In­stead, Dra­ni­as and a di­verse band of com­pat­ri­ots — in­clud­ing acerbic ra­dio host Mark Lev­in, Lessig, and Har­old R. DeMoss, a seni­or judge on the U.S. Court of Ap­peals for the Fifth Cir­cuit — ad­voc­ate a con­ven­tion to pro­pose amend­ments to the Con­sti­tu­tion, as laid out in Art­icle V, as op­posed to start­ing from scratch. “The vehicle is not ideo­lo­gic­al — you put on whatever ideo­logy you want,” Dra­ni­as says. He wants a bal­anced-budget amend­ment; Lessig wants cam­paign fin­ance re­form; someone else might want to change the Sen­ate. The states can call a con­ven­tion to pro­pose amend­ments if three-fourths (38) are in fa­vor. Con­gress would still need to ap­prove the changes, but the pro­cess puts the states, and not Wash­ing­ton, in charge.

They join a long line of fel­low trav­el­ers from Re­pub­lic­an Sen. Ever­ett Dirk­sen, who called for a second con­sti­tu­tion­al con­ven­tion throughout his long polit­ic­al ca­reer, to Wil­li­am Safire, who wrote in 1987 that he wanted to “be a del­eg­ate to the next Con­sti­tu­tion­al Con­ven­tion (Con Con II).”

If Amer­ic­ans man­aged to con­voke a con­sti­tu­tion­al con­ven­tion, they could draw on hun­dreds of pos­sible tweaks with text already writ­ten, avail­able on­line thanks to the Google-fun­ded Com­par­at­ive Con­sti­tu­tions Pro­ject. After hun­dreds of tries, we (hu­mans) have got­ten so good at char­ter­ing gov­ern­ments that we’ve de­veloped a set of best prac­tices. Our Con­sti­tu­tion vi­ol­ates many of them.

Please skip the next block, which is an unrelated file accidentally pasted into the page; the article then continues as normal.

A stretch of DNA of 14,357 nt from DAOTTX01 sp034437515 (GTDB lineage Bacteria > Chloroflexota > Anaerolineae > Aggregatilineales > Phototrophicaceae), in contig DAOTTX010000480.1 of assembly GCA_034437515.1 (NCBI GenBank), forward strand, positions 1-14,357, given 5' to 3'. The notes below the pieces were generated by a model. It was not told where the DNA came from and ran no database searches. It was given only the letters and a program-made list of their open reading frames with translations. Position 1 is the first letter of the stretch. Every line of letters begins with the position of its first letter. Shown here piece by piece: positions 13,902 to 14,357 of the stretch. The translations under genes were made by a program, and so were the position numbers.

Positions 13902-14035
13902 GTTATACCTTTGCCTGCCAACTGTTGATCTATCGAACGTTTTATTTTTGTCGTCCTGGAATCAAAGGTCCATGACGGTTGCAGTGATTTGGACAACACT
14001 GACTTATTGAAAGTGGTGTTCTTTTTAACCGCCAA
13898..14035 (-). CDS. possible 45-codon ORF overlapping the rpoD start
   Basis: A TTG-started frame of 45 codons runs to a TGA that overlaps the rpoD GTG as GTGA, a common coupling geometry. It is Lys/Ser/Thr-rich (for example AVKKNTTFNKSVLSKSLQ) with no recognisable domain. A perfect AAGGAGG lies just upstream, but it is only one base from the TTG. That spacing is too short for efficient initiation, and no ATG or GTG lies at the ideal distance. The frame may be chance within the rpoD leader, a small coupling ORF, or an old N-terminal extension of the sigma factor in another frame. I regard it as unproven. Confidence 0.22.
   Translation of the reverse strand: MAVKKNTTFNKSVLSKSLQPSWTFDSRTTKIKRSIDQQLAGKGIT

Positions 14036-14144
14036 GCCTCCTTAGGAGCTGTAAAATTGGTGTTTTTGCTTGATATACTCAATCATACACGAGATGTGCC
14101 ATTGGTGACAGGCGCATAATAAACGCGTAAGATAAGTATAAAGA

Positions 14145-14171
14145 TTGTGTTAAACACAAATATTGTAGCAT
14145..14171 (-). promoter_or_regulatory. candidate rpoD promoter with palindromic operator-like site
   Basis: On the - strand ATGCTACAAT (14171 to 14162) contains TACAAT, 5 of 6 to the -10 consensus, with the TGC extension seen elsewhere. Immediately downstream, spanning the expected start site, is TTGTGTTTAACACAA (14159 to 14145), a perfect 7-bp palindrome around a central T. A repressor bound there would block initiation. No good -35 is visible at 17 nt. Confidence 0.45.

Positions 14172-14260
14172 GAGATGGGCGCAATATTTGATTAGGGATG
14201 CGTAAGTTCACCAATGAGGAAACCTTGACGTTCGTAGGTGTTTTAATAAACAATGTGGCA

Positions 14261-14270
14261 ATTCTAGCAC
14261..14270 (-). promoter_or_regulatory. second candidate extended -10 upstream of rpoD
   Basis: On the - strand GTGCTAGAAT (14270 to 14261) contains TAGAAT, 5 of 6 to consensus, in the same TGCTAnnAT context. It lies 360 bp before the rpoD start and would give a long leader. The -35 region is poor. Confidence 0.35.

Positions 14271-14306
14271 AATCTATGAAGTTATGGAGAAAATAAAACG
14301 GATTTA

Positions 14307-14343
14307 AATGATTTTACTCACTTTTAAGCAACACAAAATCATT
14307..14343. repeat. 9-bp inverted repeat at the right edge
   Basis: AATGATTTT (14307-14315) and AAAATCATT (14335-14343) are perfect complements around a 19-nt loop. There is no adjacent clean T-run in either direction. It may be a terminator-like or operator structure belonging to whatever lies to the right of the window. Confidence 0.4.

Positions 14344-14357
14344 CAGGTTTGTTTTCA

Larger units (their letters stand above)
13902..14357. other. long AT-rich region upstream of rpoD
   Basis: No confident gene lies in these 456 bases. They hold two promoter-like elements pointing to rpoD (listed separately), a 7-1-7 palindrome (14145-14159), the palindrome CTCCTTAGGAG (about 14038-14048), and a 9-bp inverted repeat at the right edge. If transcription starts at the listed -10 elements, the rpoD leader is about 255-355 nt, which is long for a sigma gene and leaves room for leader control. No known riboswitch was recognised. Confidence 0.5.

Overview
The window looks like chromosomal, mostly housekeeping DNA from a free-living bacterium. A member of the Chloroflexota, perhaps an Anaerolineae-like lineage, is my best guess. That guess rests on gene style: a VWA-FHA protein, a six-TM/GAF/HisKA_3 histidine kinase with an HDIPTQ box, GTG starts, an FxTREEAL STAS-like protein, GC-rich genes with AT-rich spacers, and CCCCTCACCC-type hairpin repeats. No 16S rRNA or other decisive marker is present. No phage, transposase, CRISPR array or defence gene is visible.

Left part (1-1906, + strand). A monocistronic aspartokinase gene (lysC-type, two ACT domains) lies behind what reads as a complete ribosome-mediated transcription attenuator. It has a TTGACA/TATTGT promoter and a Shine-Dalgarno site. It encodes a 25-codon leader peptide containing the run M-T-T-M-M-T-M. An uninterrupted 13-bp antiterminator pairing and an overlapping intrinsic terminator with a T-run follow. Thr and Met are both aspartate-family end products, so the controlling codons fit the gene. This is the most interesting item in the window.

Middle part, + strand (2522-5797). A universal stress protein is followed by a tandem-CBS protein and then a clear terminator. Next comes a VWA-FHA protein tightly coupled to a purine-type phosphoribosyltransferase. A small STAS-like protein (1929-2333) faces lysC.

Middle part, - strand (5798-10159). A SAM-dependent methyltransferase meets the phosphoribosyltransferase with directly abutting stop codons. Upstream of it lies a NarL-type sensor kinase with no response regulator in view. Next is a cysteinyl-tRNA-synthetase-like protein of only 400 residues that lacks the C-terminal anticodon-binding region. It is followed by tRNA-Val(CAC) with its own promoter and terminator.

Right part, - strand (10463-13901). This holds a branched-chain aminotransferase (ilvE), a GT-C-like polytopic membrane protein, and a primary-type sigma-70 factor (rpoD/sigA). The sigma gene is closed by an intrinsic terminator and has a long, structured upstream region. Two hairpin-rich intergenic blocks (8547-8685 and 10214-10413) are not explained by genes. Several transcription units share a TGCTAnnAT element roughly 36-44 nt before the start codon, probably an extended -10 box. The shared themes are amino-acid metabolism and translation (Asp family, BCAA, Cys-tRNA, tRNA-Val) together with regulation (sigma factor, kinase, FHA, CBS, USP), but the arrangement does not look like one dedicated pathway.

For one, the Pub­lic In­ter­na­tion­al Law & Policy Group, a pro-bono law firm that ad­vises trans­ition­ing coun­tries on the rule of law, de­veloped a 222-page U.N.-en­dorsed “Post-Con­flict Con­sti­tu­tion Drafter’s Hand­book” that prac­tic­ally of­fers con­sti­tu­tion-writ­ing by the word game Mad Libs. It comes com­plete with sample lan­guage (“The cap­it­al city of [State] is [Cap­it­al City]”), in­struc­tions on how to write a pre­amble, and a ver­it­able choose-your-own ad­ven­ture story of demo­crat­ic forms of gov­ernance: Would you like to be a fed­er­al state, where power flows from the re­gions to the cap­it­al, or a unity state, where all power de­rives from the seat of gov­ern­ment? Re­li­gious or sec­u­lar? Demo­cracy is avail­able off the shelf.